Botkins is a village of about 1,200 that lies just inside Shelby County south of Wapakoneta. Ohio 219 meets I-75 on the east edge of town.
    There were only a few whispers of the casino story on the street Thursday. Several people approached at local businesses by a reporter said they knew nothing about the matter. A couple of them said they had heard rumors the village was looking to lure a Native American casino, but were unwilling to discuss the matter publicly.
    It is unclear whether Indian gaming is legal in Ohio. The state has no such casinos now, although there have been attempts in recent years to develop them in eastern Ohio.
    Native Americans are permitted to operate gambling facilities under the 1988 Indian Gaming and Regulatory Act, but only in states that have equivalent forms of legalized gambling. Ohio has a state lottery and horse racing tracks, but does not have any legal form of Las Vegas-style gaming.
    There are conflicting reports and opinions on whether Ohio's limited gaming options would allow Native Americans to exercise their rights under the federal regulations to open a casino. To run a full-blown casino operation with traditional Vegas table games, an Indian group would have to sign a tribal-state gaming pact with the state. Ohio officials have never inked such an agreement for gambling purposes.
    The federal regulatory act breaks gaming into three classes. Class I gaming would involve any traditional or ceremonial form of gambling that a tribe would typically engage in. There are no restrictions on this type of
    Class II gaming would include bingo and pull-tab games that are illegal in Ohio except when run for charity.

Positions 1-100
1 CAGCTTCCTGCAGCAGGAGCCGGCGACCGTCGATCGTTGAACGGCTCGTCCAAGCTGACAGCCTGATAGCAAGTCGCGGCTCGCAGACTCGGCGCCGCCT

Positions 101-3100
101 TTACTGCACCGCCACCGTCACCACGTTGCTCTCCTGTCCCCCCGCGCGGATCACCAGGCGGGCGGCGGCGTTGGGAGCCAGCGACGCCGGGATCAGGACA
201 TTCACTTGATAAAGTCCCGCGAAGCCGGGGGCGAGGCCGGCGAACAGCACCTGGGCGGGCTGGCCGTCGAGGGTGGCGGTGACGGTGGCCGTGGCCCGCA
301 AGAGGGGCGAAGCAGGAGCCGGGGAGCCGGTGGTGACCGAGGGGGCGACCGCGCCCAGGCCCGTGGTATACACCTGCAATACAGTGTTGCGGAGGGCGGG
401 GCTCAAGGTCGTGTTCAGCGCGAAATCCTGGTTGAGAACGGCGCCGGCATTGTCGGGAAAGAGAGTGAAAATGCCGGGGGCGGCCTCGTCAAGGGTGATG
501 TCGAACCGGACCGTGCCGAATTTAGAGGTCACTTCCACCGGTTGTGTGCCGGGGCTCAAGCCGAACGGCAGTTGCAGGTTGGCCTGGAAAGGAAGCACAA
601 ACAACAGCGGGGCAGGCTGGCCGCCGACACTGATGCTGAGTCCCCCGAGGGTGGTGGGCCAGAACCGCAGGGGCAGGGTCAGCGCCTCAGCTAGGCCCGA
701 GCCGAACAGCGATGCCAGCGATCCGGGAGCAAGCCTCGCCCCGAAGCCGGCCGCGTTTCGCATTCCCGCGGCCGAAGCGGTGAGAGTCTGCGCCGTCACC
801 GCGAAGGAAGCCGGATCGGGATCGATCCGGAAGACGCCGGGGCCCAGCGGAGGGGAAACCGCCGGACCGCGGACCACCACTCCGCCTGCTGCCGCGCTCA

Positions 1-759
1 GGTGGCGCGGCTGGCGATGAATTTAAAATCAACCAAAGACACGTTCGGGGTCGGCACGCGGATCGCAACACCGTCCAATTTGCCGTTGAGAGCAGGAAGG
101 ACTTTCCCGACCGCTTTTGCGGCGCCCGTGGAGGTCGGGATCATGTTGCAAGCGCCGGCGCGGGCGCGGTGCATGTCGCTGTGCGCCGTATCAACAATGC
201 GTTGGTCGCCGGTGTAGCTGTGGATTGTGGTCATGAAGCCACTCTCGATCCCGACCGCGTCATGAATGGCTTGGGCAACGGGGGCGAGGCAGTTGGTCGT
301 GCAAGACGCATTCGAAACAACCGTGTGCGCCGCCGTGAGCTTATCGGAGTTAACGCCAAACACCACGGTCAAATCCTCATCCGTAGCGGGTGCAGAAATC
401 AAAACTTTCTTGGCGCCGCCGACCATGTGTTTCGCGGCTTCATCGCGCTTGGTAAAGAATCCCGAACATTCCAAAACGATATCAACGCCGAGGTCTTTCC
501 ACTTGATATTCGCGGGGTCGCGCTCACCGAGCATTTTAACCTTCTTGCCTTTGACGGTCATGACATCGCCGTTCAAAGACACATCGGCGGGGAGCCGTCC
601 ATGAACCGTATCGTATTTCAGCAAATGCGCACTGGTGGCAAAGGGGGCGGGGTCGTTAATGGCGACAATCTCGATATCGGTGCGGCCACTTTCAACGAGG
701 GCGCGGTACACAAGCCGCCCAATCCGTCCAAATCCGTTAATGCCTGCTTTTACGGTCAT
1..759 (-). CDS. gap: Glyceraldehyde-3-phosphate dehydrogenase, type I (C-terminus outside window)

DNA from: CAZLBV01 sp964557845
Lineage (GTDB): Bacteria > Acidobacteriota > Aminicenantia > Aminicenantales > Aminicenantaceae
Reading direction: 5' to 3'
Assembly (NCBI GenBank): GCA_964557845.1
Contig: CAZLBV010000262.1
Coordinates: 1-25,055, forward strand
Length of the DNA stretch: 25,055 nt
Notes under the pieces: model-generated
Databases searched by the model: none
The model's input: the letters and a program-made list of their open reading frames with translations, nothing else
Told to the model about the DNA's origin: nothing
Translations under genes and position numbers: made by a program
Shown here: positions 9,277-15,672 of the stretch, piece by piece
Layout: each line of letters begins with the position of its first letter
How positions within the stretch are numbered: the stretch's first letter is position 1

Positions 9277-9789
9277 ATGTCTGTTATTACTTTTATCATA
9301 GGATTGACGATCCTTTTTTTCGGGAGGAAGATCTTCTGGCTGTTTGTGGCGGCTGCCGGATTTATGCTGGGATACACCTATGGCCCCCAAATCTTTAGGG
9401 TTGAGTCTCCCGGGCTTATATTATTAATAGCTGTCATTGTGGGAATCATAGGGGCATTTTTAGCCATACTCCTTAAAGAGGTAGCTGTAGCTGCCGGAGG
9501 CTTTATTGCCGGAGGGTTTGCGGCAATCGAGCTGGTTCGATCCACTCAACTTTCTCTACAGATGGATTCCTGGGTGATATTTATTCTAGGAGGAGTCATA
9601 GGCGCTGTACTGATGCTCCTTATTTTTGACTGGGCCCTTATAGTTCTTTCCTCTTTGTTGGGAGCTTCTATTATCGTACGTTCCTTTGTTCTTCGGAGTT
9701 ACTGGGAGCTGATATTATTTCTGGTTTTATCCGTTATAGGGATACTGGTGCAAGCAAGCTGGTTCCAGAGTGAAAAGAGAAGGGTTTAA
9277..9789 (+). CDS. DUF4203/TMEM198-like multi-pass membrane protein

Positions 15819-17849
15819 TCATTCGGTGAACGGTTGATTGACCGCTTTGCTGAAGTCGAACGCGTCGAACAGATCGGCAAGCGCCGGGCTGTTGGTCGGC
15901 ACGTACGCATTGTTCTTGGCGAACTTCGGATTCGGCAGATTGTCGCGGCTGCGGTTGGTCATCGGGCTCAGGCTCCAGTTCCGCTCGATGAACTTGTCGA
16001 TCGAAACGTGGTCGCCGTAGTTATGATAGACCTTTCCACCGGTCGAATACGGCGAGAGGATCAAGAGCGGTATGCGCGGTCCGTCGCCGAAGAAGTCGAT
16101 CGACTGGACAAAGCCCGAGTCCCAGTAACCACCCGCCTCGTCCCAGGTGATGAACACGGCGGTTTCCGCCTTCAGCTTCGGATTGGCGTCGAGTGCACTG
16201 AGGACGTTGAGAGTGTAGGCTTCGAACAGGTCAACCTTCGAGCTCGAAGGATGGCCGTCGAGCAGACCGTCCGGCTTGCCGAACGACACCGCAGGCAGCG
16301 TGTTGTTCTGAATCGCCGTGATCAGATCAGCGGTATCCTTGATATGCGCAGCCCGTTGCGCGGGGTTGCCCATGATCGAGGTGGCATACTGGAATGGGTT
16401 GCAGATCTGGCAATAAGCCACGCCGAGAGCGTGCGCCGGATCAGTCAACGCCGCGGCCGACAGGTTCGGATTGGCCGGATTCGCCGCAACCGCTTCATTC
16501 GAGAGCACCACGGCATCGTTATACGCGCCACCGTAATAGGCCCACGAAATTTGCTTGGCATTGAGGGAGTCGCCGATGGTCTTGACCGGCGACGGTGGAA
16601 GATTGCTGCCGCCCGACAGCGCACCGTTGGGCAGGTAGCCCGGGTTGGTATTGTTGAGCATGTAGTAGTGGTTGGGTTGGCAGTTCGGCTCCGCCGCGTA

Class III gaming is slot machines, table games and other traditional casino fare. Native Americans need a pact with the state to run Class III gaming.
    The act also says that Indian gaming establishments can only be operated on "trust land," which is land reserved for and owned by Indians but held in trust by the federal government for the benefit of Indian owners. There apparently are ways to get land previously held by a private owner declared federal trust land, but a records check at the Shelby County Tax Map Office revealed nothing unusual among the owners of land around Botkins and surrounding Dinsmore Township. All of the property along the I-75 corridor near the village's industrial park is locally owned; much of it is farms.
    To get land accepted into the federal trust program for gaming purposes, a tribe must get the approval of the secretary of the U.S. Department of the Interior. It is the secretary's duty to decide if gaming on the newly acquired lands would be in the best interest of the Indian tribe and its members, and whether it would be detrimental to the surrounding community. The state's governor also must concur with the interior secretary's decision for the request to be approved.
    Ohio Roundtable, a non-profit, non-partisan public policy education and research organization, has argued against the expansion of gambling in the state for years. In a letter to state legislators last spring < just as officials were debating whether to allow video slot machines at the state's race tracks and whether to join a multi-state lottery < Ohio Roundtable President David Zanotti warned against expansion of existing gaming laws.
    "Most lawmakers are barely aware of the Indian Gaming and Regulatory Act," he wrote. "The gambling industry understands and utilizes that statute in an aggressive strategy to expand gambling ... One thing is certain, tribal gambling concerns and their allies in the gambling industry are using every tool to expand legal definitions and land claims to open new casinos."
    Joining the Big Game or Powerball multi-state lotteries could open the door to Class III Indian gaming, he wrote. Since Zanotti wrote his letter, the state did join the Big Game.
    A group called Casino for the Mahoning Valley has tried and failed to get Gov. Bob Taft to sign a state-tribal gaming pact that would allow an Indian casino to be opened in the Youngstown area. In a letter also written while state lawmakers were looking at expanded gambling to meet a budget shortfall, committee coordinator Patrick MacKondy wished them luck in the efforts.
    "Expanded gambling in Ohio would help our state immensely," MacKondy wrote, adding that Taft has ignored "thousands of letters, e-mails, faxes and phone calls from thousands of casino supporters in the Mahoning Valley."